- New Negro Politics in the Jim Crow South by Claudrena N. Harold
Despite its broader origins and breadth, the New Negro era is frequently exemplified by the cultural arts and literary movement known as the Harlem Renaissance, where cosmopolitan urban artists and intellectuals freely expressed and promoted a new black cultural identity from the end of World War I through the early 1930s. Claudrena N. Harold's New Negro Politics in the Jim Crow South is an important addition to the field because it argues that black nationalist politics, labor activism, and political organizing among black southerners were also exemplary of the New Negro era. Harold's text pushes us to consider black people in the South in tandem with the characteristics of the New Negro—"self-assertion and self-possession, a cosmopolitan outlook, race pride, and a strong modernist sensibility" (p. 14).
To support her argument linking black southerners to the New Negro era, Harold examines the organizing efforts of black workers and labor activists who fought for equal access to jobs and fair and equal treatment in the workplace while calling out rampant racism within the American Federation of Labor and challenging the right of members of the black elite to speak for the black working class. The efforts of black labor activists resulted in the influential yet short-lived National Brotherhood Workers of America (NBWA). Harold persuasively argues that the struggles of the black working class produced an economics-based black nationalist politics that paved the way for subsequent labor organizing in the South, including A. Philip Randolph's Brotherhood of Sleeping Car Porters. The explosion of Marcus Garvey's United Negro Improvement Association (UNIA) also contributed to and benefited from a New Negro outlook in the South. Black southerners organized local UNIA chapters that built on a nascent working-class race consciousness. The New Orleans division of the UNIA, the most prominent of these chapters, started a free clinic, [End Page 202] an adult school, and community outreach programs and prepared black people for civic leadership.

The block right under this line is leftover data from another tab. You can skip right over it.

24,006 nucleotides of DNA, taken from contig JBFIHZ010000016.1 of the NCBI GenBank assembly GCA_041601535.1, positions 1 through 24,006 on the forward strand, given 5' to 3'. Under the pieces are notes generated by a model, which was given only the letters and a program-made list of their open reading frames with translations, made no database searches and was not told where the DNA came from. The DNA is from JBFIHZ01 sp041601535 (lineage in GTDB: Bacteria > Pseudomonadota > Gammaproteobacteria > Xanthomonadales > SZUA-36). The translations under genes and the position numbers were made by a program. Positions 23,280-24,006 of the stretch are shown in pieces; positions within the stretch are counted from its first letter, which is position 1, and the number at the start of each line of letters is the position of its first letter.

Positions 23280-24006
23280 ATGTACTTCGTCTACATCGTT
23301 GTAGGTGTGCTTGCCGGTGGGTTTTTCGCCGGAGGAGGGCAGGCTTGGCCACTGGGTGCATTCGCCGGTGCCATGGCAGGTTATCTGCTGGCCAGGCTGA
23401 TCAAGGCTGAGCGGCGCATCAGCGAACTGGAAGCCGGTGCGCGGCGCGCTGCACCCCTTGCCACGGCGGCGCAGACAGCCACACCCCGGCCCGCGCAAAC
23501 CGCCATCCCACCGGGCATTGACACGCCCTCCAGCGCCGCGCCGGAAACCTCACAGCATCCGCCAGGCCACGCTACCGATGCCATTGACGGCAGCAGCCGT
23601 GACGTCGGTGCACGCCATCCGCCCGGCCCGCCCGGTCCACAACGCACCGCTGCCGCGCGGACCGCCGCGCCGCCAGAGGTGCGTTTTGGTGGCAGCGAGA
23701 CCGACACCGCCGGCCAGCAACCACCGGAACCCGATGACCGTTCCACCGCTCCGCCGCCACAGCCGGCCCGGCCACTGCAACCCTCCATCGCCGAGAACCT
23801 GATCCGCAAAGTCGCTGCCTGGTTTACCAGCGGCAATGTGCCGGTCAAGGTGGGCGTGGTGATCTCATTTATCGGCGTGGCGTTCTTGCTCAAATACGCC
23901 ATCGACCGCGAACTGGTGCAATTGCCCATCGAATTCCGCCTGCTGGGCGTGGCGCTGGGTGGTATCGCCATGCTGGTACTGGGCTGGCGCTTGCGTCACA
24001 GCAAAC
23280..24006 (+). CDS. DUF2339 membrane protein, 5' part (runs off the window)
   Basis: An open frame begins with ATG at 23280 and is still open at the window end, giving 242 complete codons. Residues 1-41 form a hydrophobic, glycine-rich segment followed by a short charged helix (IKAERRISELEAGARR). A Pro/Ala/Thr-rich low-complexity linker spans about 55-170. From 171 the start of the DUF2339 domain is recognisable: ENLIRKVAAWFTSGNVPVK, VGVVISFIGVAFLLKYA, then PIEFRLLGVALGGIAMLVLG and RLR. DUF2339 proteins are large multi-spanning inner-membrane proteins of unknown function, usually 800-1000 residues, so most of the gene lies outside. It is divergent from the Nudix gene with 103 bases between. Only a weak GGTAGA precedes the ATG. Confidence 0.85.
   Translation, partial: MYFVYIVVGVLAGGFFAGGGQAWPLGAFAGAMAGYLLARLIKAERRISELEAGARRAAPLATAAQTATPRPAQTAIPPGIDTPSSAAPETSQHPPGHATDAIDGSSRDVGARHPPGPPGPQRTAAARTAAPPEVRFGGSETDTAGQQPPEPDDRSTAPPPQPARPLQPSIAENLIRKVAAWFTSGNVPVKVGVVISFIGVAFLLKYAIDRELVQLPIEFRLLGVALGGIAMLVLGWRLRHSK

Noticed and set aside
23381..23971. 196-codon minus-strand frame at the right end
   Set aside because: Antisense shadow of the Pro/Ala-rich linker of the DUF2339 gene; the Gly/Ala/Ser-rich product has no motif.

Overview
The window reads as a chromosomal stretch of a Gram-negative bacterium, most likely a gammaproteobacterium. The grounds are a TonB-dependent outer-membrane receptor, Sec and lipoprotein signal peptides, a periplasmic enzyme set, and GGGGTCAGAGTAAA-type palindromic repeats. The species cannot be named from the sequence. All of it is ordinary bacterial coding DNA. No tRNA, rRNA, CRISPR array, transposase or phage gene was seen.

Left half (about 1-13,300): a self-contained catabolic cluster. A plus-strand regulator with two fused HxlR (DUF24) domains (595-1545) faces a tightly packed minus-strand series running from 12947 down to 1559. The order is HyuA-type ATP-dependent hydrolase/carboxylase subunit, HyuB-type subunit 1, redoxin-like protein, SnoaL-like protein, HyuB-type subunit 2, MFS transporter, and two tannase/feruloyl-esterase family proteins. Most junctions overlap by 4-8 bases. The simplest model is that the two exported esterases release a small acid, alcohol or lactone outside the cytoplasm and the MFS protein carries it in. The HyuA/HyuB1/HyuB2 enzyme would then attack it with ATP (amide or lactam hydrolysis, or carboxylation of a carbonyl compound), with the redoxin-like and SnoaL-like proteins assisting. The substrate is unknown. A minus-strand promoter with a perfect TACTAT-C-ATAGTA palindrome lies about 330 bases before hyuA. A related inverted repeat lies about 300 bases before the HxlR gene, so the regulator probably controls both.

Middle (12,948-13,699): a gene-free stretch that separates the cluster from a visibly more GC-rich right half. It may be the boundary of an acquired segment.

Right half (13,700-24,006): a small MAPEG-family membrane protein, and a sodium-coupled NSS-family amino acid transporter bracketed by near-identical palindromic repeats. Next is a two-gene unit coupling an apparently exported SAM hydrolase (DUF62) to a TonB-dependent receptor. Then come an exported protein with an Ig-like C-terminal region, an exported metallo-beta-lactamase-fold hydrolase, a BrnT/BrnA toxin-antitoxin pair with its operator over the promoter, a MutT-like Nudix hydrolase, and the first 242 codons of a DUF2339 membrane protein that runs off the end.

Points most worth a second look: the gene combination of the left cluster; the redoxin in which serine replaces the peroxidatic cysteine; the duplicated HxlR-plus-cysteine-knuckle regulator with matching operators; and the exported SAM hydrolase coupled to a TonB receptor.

Harold expertly integrates a gendered analysis into the text through her exploration of black women's labor activism and political strivings after suffrage. She features women like Jeannette Carter, a journalist, civil rights advocate, and suffragist who sought to empower black women workers while supporting the black working class through organizations like the NBWA. Harold also highlights the blind spots of prominent black male labor leaders, noting, "A stark contrast existed between the strong cooperation between black women and men at the local level and the glaring omission of women's concerns in the political engagements of black men in more national settings" (p. 40). Further, Harold positions black women as embodying both the New Negro and the New Woman through their determination to vote. Despite intimidation and an outright disregard for their voting rights, southern black men and women organized voter registration and education drives and ran black candidates for political office.
Additional chapters on black intellectual thought in the South and the impact of the 1927 Mississippi River flood on black southerners' consciousness provide deeper insight into the scope of New Negro politics. However, many of the activists, intellectuals, and organizing campaigns that Harold examines come from coastal Atlantic cities such as Jacksonville, Florida, New Orleans, Louisiana, and, most frequently, the Hampton Roads area of Virginia. To what extent were black protest activity and New Negro politics evident in more rural and interior portions of the South? New Negro southerners leveraged institutions like the black press and black colleges, but did they utilize other institutions like the black church? Ultimately, Harold's text necessarily expands our understandings of the New Negro era and black southerners, who a generation later became the architects of the civil rights movement.